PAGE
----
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Happy International Assistance Dog Week: How Not to Be a Jerk to Working Dogs

It’s International Canine Assistance Dog Week! In celebration of all the amazing service dogs out there, here are a few basic etiquette tips. Remember, service dogs are DINOS – they need space to do their jobs! When you encounter a working team, please be responsible for your actions and respectful of their space.

Happy International Assistance Dog  Week

If you encounter a service dog and their handler, please keep these tips in mind:

1. Do not touch the dog.

2. Do not let your child touch the dog.

3. Do not let your dog approach the dog. This includes obeying leash laws and having your dogs under your control at all times.

4. If you want to do #1-3, you must ASK FIRST, then wait for their response. Speak directly to the person, not the dog. Treat the human with dignity, please.

5. Respect the handler’s response. If they say “no”, accept this and move on. It’s not personal. You have no idea what the handler is dealing with and they may not be able to safely interact with you or your dogs in that moment. Sometimes handlers will be happy to talk with you about their dogs and other times they won’t be able to do so. Have compassion (they need a service dog for a reason – not just because they’re cute) and allow them to carry on.

6. Do not distract a service dog by whistling, calling out, or offering it a treat. This dog is working and needs to keep his attention on his job. Distracting a service dog can result in the handler getting hurt.

Finally: Never, ever, fake a service dog with your own pet dog. Seriously. Don’t impersonate a service dog team so that you can fly your dog in the cabin or take them into Target with you to shop for sassy t-shirts. It’s ruining things for real service dogs and their people. Don’t exploit someone else’s hardship. It’s just not ok.

international assistance dog week

Purchase this retro-tastic print to raise money for IADW:

Want to learn more?

Please obey leash laws. Leash Laws keep Service Dogs Safe. 

Excellent etiquette tips from Please Don’t Pet Me

Know the Law. The Americans with Disabilities Act and the TWO questions business owners are allowed to ask.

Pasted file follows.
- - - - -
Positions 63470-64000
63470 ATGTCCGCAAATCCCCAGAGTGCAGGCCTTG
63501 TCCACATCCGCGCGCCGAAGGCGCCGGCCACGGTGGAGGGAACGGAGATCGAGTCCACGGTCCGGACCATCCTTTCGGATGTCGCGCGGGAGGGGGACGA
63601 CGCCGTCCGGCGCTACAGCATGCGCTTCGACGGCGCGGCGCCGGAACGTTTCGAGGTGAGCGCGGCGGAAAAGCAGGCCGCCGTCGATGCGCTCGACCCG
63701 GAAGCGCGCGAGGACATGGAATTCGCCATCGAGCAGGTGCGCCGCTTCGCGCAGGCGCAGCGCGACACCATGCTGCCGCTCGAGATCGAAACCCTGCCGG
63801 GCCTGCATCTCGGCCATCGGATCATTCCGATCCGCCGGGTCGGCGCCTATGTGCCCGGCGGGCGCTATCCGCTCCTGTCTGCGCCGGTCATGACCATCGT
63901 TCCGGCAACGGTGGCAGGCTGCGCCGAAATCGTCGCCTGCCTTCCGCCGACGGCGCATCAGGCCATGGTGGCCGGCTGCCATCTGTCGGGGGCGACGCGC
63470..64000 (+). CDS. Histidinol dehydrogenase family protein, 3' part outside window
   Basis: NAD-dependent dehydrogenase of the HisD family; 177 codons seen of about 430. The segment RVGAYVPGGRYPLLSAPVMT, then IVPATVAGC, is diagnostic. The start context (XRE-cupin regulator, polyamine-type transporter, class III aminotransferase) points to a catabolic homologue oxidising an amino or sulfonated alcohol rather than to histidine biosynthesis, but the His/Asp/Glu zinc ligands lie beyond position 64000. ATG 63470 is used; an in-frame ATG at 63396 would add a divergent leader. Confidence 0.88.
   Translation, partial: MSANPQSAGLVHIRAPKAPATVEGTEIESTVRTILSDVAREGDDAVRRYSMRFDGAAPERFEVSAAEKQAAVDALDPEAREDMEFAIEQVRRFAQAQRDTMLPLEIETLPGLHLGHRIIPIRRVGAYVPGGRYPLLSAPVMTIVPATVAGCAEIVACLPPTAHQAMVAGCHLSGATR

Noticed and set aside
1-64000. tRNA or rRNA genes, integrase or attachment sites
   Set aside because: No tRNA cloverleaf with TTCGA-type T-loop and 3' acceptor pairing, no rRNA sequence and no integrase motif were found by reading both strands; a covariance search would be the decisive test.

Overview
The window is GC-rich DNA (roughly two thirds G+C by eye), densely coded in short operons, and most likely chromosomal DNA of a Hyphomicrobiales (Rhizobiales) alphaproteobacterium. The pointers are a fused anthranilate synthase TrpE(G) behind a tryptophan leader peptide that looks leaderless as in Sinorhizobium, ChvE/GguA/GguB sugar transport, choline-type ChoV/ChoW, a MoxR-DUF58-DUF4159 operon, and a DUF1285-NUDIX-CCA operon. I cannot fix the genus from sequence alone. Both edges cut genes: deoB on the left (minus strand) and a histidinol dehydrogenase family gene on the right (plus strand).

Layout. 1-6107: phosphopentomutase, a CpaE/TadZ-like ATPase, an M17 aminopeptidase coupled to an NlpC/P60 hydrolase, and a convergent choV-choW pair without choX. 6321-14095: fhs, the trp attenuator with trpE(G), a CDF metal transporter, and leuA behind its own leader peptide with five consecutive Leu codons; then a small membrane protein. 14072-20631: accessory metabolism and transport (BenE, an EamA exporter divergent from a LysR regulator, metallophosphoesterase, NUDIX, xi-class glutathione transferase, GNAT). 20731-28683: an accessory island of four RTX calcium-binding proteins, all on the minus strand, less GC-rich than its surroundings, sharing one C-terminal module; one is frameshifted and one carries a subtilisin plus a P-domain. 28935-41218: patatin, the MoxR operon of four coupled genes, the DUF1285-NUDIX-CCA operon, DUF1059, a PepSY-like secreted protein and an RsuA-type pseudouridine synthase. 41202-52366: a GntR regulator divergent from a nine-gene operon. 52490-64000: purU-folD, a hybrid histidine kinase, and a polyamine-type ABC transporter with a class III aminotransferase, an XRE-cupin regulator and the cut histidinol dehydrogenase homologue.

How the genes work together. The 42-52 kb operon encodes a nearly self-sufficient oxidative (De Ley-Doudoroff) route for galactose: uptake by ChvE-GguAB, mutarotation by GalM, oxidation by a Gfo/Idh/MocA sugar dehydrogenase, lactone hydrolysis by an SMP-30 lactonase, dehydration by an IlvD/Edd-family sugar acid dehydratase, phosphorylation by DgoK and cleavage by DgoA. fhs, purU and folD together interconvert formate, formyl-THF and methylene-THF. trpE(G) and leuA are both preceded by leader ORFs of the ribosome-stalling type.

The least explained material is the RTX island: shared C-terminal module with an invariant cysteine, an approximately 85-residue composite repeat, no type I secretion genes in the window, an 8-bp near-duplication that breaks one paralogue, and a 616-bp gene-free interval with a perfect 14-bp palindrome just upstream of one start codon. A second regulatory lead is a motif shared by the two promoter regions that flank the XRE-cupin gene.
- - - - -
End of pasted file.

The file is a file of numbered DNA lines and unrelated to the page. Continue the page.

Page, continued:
Resources for people with working and assistance dogs: Working Like Dogs

International Assistance Dog Week resources. Celebrate in your community.

  1. Tracy Collins #

    Great post!!! Both as reminders and general information.

    August 6, 2013
  2. Great post and super timely. Did you see this piece in yesterday’s Huff Post Impact

    August 6, 2013
    • Megan #

      Haha. I was just about to post essentially the same article from NYC blog, Gothamist.

      The article should start, “instead of leaving their dogs at home” rather than “instead of tying up their pooches to a lampost”. Maybe somebody should inform them of all the potential dangers of tying dogs to posts in a city.

      August 6, 2013
  3. Great reminders. Thanks!
    I’m glad you added the “finally”
    More and more I’m seeing people advise people to just slap a service dog vest on their untrained dogs to get into places where dogs would not normally be allowed.
    Even to get out of pet deposits.

    August 6, 2013
  4. My favorite video on the topic:

    August 6, 2013
    • Yes! I love that video. Thanks for reminding me about it. I’ll it share on Facebook again!

      August 6, 2013
  5. Just Sue #

    Excellent post! I have shared it on FB.

    August 6, 2013
  6. This reminds me of an article I saw yesterday about people in NYC claiming their dog was a service dog in order to take it places with them. Thanks for pointing out that people abusing the service dog status will only make things more difficult for those who actually *need* a service dog.

    August 7, 2013
  7. Reblogged this on Help On Four Legs and commented:
    I really, really, *really* like this post on Notes From a Dog Walker. I love that she said many things that I’ve been saying for a very long time. The word is getting out, friends!

    August 8, 2013

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